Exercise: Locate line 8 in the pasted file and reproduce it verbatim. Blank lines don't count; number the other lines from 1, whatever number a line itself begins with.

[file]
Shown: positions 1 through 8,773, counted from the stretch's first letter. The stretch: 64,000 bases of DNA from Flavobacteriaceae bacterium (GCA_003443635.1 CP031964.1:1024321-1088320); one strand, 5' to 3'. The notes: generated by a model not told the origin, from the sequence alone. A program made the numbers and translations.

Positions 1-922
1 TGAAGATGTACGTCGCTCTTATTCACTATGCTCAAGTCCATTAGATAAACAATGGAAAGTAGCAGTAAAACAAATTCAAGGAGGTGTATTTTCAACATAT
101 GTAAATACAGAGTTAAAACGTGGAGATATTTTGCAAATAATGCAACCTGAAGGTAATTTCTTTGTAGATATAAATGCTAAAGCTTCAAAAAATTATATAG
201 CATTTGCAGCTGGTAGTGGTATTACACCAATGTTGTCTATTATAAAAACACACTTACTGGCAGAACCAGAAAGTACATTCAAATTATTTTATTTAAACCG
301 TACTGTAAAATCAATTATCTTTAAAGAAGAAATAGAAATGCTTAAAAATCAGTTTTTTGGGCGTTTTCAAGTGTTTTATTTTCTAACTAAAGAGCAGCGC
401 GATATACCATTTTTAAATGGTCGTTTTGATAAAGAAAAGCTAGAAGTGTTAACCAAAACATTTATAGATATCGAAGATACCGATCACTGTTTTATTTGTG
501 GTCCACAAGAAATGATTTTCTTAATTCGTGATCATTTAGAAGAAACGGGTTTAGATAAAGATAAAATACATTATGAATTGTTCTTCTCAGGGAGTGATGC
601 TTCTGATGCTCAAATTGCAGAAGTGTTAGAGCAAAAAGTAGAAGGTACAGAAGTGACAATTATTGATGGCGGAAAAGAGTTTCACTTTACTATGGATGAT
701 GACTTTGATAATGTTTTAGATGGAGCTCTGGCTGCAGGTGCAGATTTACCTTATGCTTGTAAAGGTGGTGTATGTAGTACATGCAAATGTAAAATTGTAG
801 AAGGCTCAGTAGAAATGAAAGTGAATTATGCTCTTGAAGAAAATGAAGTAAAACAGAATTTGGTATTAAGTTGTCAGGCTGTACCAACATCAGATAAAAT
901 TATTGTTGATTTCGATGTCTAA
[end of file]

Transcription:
501 GTCCACAAGAAATGATTTTCTTAATTCGTGATCATTTAGAAGAAACGGGTTTAGATAAAGATAAAATACATTATGAATTGTTCTTCTCAGGGAGTGATGC